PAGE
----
Friday, 8 August 2014

SpaceX launches rocket with commercial satellite

Cape Canaveral - A space exploration technologies falcon 9 rocket has thundered off its coastal launch pad at the Air Force station in Florida to put a commercial communications satellite into orbit.

On its second launch attempt of the day, the 68m rocket lifted off at 08:00GMT, blazing through partly cloudy, pre-dawn skies as it headed into space.

The first try, a few hours earlier, ended less than a minute before lift-off when a computer found a potential problem with the rocket's first-stage engine, SpaceX officials said in a live webcast. The issue was resolved, clearing the rocket for flight.
Perched on top of the Falcon 9 was a communications satellite owned by Hong Kong-based Asia Satellite Telecommunications called AsiaSat.

Orbital network
The spacecraft, known as AsiaSat 8 and built by Space Systems/Loral, a Palo Alto, California-based subsidiary of Canada's MacDonald Dettwiler and Associates, will become the fifth member of an orbital network that provides telecommunication services to the Asia-Pacific region.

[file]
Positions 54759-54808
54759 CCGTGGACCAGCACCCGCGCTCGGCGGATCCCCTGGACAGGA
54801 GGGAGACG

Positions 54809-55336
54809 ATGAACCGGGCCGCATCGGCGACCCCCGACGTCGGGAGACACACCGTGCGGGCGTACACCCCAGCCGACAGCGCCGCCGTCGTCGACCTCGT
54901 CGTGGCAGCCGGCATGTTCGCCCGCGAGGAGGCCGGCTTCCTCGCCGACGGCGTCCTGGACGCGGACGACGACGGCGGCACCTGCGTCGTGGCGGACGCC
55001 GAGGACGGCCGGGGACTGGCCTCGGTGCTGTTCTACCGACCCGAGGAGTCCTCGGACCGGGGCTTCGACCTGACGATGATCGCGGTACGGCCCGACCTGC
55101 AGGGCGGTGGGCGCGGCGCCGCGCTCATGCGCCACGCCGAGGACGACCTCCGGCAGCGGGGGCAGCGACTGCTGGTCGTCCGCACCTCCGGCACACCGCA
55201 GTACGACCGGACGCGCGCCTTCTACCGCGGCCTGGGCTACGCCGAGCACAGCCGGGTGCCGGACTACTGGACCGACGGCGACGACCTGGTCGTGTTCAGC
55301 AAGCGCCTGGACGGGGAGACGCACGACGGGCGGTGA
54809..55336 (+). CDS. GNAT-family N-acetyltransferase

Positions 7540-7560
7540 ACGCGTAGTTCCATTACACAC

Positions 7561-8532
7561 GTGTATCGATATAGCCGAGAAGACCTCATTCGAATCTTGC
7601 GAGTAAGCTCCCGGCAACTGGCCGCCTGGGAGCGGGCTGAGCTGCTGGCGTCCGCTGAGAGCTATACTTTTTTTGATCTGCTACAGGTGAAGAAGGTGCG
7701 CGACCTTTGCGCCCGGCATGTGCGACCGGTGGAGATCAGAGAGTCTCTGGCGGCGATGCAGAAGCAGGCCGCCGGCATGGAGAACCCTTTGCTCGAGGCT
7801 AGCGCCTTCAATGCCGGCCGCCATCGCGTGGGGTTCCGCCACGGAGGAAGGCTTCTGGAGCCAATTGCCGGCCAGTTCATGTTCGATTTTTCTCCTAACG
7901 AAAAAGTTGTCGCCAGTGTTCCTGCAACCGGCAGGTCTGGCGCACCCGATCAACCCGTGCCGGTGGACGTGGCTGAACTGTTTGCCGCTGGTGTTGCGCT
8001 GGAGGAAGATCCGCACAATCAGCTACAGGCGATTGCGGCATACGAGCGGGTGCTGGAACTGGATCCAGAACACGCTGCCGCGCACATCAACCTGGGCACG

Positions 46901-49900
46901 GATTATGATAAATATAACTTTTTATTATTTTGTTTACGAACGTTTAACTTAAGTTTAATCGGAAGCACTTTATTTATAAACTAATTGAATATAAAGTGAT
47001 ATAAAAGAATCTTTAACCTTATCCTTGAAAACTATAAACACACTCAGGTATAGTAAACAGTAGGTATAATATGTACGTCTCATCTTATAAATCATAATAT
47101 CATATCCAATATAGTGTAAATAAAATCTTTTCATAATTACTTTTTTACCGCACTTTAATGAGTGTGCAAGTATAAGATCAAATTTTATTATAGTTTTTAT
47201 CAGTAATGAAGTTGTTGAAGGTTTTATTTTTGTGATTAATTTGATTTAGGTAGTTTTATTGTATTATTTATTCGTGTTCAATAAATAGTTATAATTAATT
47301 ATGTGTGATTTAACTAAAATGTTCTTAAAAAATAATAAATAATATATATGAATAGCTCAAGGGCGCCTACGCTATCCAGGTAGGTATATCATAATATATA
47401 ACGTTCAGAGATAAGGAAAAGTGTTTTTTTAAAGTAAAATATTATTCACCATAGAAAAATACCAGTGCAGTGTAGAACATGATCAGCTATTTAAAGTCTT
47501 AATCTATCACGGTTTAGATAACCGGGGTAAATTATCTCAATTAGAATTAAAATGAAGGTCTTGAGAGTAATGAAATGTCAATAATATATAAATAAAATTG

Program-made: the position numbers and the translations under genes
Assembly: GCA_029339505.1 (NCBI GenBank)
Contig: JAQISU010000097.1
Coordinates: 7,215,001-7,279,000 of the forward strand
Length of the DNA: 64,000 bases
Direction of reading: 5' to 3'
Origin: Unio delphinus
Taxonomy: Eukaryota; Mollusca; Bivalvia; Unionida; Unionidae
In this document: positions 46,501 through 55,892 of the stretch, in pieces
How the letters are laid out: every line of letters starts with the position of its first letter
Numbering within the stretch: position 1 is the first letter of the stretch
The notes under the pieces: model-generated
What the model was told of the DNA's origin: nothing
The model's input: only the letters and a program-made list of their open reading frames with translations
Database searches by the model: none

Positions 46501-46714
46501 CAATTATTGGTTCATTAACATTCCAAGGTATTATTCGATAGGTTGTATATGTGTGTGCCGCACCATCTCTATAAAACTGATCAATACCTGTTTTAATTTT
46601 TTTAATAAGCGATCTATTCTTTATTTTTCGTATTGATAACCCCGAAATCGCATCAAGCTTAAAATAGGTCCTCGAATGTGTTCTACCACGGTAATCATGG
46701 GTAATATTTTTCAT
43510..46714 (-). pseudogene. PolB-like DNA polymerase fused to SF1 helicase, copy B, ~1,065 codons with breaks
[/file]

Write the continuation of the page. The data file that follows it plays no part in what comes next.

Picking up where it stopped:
AsiaSat hired privately owned SpaceX for two satellite launches, the second of which is due to launch later this month.

AsiaSat previously bought rides on Russian Proton rockets, but decided to hire SpaceX after the California-based start-up won a Nasa contract to fly cargo to the International Space Station, said AsiaSat chief executive William Wade.

"We gained confidence in seeing how they were developing technically," Wade said.

Technical issues

AsiaSat had not used a US launcher since 2003. SpaceX's cut-rate launch price - rides on Falcon 9 were selling for about $54m at the time - also was a factor, he said.

SpaceX's website shows the price of a Falcon 9 is now $61.2m. The company, owned and operated by technology entrepreneur Elon Musk, has a backlog of nearly 40 missions.

The launch on Tuesday was the SpaceX's second in three weeks.

The company's last launch was delayed by a series of technical issues, which then bumped AsiaSat's launch.

The satellite is designed to last for 15 years.
- Reuters

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